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If you feel that your child is not developing/learning as they should, and strategies put in place to help by your child’s teacher/SENCo/nursery worker are not making a difference, the next step may be an education psychologist’s (EP’s) assessment.

The process

Assessments can be organised by the school. This may not happen immediately, depending on the school’s arrangement with the educational psychologist, and there can be a long wait for an appointment owing to a shortage of local authority EPs. If you can afford it, it's worth commissioning an EP privately for a much quicker assessment.

The EP will probably come to school, discuss your child with you and his/her teachers, and observe the child in class and perhaps at play. They will also look at classwork, chat to your child and give them some tests to check on skills and intellectual development. EPs are well trained to put the children at ease and relate to them during these sessions, and most children find the session a positive experience with an element of challenge or fun involved somewhere in the procedure.

Feedback from an educational psychologist's assessment

The EP will produce a report giving an overview of your child's strengths and weaknesses. This can also give recommendations for teaching strategies or additional materials to be used with your child, or advice on suitable school types for your child.

The EP may also recommend a referral to other professionals such as a speech and language therapist, occupational therapist, optometrist or a paediatrician, as well as sources of help such as the child and family consultation services. Don't be unduly alarmed if this happens - the more information available, the better the help that can be obtained.

Parents sometimes shy away from an assessment, fearing their child will be somehow branded by it. But your child will still be the same child, and identification of difficulties will just mean he/she will be better supported to reach his or her potential, and will probably have a happier experience at school as a result.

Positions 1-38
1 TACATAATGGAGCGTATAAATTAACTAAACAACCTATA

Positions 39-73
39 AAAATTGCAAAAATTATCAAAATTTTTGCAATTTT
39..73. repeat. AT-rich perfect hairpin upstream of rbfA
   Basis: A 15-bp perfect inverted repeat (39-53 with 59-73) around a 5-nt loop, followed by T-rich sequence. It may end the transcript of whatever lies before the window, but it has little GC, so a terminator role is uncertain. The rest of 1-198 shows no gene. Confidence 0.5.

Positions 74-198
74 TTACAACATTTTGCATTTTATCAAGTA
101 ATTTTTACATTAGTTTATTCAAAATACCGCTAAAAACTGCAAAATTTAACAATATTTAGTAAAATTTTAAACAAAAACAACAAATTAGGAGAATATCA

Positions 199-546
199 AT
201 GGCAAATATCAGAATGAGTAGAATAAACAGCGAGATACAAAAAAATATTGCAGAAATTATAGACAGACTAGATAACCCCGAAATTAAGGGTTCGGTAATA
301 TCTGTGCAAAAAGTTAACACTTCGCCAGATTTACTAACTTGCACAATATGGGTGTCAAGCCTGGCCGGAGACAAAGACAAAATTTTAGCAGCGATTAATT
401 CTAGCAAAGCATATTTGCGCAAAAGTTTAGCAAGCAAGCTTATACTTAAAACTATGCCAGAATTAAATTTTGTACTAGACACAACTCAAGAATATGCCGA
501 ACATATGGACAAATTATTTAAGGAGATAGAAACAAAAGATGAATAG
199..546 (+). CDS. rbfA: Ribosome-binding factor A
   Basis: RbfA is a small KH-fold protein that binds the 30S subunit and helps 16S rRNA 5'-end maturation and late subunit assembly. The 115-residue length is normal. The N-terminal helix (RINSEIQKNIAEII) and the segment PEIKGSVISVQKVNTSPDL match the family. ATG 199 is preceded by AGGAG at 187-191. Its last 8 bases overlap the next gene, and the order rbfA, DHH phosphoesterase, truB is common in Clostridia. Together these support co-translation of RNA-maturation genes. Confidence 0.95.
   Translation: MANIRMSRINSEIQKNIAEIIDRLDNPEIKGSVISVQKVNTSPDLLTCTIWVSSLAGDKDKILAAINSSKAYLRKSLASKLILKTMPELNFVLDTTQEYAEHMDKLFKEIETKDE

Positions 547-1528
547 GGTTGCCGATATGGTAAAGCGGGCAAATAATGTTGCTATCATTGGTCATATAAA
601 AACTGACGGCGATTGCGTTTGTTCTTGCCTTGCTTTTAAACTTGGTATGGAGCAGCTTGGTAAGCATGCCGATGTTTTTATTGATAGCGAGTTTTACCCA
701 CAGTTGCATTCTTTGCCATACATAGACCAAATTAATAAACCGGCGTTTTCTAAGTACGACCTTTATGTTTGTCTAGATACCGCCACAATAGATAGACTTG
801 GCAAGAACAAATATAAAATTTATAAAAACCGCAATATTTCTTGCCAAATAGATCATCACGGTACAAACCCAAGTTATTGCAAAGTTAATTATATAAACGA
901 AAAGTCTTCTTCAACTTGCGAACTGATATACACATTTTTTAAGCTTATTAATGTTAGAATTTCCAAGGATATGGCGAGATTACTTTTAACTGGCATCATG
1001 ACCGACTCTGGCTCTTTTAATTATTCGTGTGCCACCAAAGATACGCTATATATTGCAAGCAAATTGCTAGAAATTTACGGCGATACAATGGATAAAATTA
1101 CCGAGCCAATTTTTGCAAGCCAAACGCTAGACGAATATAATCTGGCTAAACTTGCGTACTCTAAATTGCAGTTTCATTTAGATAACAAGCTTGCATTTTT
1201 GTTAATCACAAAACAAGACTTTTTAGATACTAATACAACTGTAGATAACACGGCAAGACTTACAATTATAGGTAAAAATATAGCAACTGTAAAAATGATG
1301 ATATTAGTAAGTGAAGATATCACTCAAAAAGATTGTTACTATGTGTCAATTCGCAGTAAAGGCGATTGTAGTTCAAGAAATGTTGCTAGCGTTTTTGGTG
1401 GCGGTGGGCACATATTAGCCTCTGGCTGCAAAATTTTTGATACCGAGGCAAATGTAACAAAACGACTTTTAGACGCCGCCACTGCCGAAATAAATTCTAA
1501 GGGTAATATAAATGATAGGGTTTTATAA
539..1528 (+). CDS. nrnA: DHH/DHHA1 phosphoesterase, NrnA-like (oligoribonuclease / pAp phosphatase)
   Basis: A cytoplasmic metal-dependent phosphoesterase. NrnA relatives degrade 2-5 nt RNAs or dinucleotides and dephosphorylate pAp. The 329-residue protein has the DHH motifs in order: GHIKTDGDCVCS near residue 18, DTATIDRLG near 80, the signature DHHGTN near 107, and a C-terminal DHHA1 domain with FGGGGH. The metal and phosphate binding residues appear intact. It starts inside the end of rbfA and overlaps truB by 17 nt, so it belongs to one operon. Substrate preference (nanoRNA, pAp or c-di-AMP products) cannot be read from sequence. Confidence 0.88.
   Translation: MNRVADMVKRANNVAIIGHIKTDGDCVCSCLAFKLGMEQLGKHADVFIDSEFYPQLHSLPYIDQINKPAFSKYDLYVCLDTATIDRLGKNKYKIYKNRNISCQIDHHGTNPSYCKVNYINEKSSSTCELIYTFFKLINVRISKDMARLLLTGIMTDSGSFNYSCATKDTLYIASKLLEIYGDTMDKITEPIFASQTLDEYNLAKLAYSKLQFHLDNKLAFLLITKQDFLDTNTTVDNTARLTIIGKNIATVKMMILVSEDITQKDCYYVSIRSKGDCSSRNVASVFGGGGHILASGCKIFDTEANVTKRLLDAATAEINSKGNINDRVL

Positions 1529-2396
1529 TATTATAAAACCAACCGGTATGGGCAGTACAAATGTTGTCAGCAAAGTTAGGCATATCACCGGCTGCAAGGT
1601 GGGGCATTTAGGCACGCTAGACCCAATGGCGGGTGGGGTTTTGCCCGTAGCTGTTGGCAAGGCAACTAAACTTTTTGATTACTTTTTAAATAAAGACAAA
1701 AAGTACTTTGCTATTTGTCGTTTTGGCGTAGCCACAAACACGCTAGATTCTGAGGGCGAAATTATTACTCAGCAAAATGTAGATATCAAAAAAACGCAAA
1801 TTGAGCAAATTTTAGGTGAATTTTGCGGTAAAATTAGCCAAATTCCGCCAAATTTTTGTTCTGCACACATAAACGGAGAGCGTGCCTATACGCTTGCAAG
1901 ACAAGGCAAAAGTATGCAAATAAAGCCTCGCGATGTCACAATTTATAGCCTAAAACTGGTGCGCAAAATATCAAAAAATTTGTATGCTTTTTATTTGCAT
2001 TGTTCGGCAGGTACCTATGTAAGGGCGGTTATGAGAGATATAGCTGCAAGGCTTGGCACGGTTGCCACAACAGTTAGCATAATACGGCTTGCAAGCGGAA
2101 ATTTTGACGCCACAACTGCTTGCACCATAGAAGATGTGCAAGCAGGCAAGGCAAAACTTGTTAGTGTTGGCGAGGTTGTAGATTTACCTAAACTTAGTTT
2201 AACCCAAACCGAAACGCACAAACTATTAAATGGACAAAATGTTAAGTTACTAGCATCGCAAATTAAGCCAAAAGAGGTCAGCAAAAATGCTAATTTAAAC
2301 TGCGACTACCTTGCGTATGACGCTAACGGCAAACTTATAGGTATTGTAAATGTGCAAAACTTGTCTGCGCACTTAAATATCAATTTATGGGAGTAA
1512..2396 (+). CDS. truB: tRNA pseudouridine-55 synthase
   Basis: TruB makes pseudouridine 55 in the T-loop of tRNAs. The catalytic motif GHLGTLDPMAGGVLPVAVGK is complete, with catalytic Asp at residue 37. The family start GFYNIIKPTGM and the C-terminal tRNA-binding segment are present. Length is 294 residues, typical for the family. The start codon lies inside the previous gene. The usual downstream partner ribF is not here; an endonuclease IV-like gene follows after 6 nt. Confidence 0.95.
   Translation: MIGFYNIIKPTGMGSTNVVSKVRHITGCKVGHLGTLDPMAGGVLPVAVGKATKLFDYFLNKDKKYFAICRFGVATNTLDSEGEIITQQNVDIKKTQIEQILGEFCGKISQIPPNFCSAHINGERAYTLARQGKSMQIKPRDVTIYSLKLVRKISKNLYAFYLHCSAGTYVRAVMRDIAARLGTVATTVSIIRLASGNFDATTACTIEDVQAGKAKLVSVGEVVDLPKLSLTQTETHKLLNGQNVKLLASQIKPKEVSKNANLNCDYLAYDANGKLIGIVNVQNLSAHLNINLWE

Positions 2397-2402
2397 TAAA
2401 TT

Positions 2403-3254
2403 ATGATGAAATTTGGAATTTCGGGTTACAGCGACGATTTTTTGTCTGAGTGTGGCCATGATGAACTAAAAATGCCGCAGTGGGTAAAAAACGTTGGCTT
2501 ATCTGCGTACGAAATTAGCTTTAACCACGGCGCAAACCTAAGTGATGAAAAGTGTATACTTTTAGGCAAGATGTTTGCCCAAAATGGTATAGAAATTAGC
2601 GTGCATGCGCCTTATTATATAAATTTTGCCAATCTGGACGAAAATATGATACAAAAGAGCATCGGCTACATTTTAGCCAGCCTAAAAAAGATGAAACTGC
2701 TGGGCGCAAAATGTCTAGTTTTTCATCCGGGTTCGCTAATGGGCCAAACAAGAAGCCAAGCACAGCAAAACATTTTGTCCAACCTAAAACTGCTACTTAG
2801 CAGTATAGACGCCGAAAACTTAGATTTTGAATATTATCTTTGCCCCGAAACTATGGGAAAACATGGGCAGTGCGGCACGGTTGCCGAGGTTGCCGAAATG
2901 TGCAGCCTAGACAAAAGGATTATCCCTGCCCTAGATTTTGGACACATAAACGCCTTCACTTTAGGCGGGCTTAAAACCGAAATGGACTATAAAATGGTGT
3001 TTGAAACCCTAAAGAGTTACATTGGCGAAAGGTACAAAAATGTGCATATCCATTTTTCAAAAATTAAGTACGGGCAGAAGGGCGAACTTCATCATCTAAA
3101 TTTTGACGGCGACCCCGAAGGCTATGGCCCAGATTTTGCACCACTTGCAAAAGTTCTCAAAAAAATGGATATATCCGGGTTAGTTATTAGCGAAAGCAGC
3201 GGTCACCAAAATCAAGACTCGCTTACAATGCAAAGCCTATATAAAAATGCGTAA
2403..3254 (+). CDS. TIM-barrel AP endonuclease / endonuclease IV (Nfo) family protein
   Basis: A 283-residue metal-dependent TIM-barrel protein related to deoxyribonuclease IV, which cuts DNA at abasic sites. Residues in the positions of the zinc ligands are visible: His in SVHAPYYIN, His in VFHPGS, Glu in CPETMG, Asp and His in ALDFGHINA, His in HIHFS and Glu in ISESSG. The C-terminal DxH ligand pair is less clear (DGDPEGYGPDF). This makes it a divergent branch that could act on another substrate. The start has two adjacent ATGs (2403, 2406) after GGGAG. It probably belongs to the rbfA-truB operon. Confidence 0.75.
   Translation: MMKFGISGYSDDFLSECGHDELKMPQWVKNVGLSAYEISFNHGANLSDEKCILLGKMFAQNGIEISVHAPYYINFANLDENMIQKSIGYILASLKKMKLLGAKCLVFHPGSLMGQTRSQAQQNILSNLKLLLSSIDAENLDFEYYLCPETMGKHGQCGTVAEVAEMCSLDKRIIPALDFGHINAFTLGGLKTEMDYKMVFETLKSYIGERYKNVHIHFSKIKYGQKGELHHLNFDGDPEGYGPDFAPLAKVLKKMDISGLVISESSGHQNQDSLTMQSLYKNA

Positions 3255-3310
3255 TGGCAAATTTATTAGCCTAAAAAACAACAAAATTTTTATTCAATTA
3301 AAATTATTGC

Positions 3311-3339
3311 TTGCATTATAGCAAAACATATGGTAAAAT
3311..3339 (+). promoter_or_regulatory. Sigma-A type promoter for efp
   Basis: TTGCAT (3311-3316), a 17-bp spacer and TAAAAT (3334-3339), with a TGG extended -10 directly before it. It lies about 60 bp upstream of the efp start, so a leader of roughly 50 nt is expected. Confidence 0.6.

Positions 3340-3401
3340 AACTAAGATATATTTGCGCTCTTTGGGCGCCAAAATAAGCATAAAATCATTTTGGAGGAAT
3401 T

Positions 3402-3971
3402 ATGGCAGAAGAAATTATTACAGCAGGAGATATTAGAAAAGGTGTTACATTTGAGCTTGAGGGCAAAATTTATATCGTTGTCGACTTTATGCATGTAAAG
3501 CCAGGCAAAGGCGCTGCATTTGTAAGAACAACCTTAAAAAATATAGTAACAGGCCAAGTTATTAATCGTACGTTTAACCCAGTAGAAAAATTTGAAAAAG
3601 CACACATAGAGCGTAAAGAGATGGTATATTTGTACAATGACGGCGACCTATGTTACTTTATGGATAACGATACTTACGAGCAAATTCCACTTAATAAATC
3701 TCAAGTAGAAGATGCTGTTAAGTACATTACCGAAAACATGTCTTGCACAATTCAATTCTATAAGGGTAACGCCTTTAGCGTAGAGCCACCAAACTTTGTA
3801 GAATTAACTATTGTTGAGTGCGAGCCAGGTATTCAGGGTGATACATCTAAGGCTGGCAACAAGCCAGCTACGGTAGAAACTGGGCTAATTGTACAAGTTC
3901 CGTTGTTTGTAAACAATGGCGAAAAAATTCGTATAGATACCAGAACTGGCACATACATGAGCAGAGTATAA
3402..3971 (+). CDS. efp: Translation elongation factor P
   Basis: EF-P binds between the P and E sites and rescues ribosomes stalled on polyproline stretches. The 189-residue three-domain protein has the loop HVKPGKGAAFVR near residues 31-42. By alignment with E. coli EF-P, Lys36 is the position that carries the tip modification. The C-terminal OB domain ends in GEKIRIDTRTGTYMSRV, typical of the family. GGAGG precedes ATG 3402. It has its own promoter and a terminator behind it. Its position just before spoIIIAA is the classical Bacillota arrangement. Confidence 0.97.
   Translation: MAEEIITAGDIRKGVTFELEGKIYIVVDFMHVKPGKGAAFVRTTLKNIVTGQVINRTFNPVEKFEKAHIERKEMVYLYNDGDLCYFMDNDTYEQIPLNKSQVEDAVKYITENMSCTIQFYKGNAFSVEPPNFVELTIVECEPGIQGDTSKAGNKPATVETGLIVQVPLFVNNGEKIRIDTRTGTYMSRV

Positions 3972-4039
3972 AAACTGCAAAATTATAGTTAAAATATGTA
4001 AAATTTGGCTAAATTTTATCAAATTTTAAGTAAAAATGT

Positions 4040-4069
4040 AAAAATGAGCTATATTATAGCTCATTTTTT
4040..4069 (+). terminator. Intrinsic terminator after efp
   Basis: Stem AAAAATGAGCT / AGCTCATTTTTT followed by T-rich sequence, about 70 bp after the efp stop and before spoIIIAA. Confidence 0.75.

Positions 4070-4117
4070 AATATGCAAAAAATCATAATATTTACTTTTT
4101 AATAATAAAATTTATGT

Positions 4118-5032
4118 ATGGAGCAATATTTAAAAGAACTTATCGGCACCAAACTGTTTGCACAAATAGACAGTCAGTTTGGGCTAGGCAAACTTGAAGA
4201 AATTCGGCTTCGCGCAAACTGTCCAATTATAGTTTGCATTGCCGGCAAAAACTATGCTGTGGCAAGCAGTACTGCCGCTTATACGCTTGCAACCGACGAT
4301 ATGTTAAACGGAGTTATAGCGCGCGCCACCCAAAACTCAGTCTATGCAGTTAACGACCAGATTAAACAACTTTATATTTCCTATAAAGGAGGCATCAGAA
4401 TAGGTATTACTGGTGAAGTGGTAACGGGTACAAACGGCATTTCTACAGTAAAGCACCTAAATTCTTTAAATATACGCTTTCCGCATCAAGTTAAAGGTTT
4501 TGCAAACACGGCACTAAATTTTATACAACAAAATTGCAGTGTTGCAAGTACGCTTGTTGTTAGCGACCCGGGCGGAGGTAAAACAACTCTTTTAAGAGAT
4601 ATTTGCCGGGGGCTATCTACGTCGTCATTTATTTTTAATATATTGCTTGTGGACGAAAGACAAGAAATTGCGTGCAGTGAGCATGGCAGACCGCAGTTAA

And you should always share the findings with a prospective school. Parents sometimes avoid this fearing it means their child will be refused a place. But schools have a legal duty to make reasonable adjustments for any additional needs a child has, and will only refuse the child if his or her needs go beyond their capability - and in that case, the school is not the right place for your child.

Uses for an EP report

This assessment and the report will play a key role in obtaining an Education, Health and Care Plan (EHC) which can compel a local authority to provide the necessary support, and it will be crucial should you need to mount a legal challenge regarding a school place or the provision being made in your school. For older children, the assessment will enable them to receive extra time/help in examinations if appropriate. It is therefore an important document and you should ensure you have a copy and keep it in a safe place. You should also give a copy to a new school or college as your child moves on.

Starting the ball rolling

What do you do if you suspect a difficulty with learning but the teachers don't seem concerned or maintain that your child will catch up given time, or is just average? Do follow up on your hunch.

The key thing to remember is that the sooner your child's difficulties are isolated, identified and dealt with, the less their education will suffer, the more successfully they will learn and the less their self-esteem and self-confidence will be affected.

It is difficult to overestimate the importance of self-esteem in the classroom, and the more this can be protected, the better for your child.

You know your child better than the professionals. If the school refuses to recognise that there is a problem, you can contact your local authority yourself, and they must consider your request – but may not agree to it. In times of straitened budgets, we are hearing that local authorities frequently refuse to assess when first approached. Do not take no for an answer - our SEN team can point you to legal firms and charitable organisations who can help you to put pressure on the local authority.

Commissioning your own educational psychologist's report

If you decide to employ your own educational psychologist, we advise 'phoning several for a chat before making your choice. Fees will vary enormously, and travel time and costs will add to the bill, so you need to get a quote from each. If you find one you like further afield, you can shave costs by taking your child to their practice, rather than the EP travelling to you. It's important also to find one you gel with, as it can be an emotional process to have your fears confirmed, or to receive a shock diagnosis. You can also have a chat with them about how they would go about assessing your child, and discuss any worries you have about this. Speak to our SEN team if you need help finding an EP.

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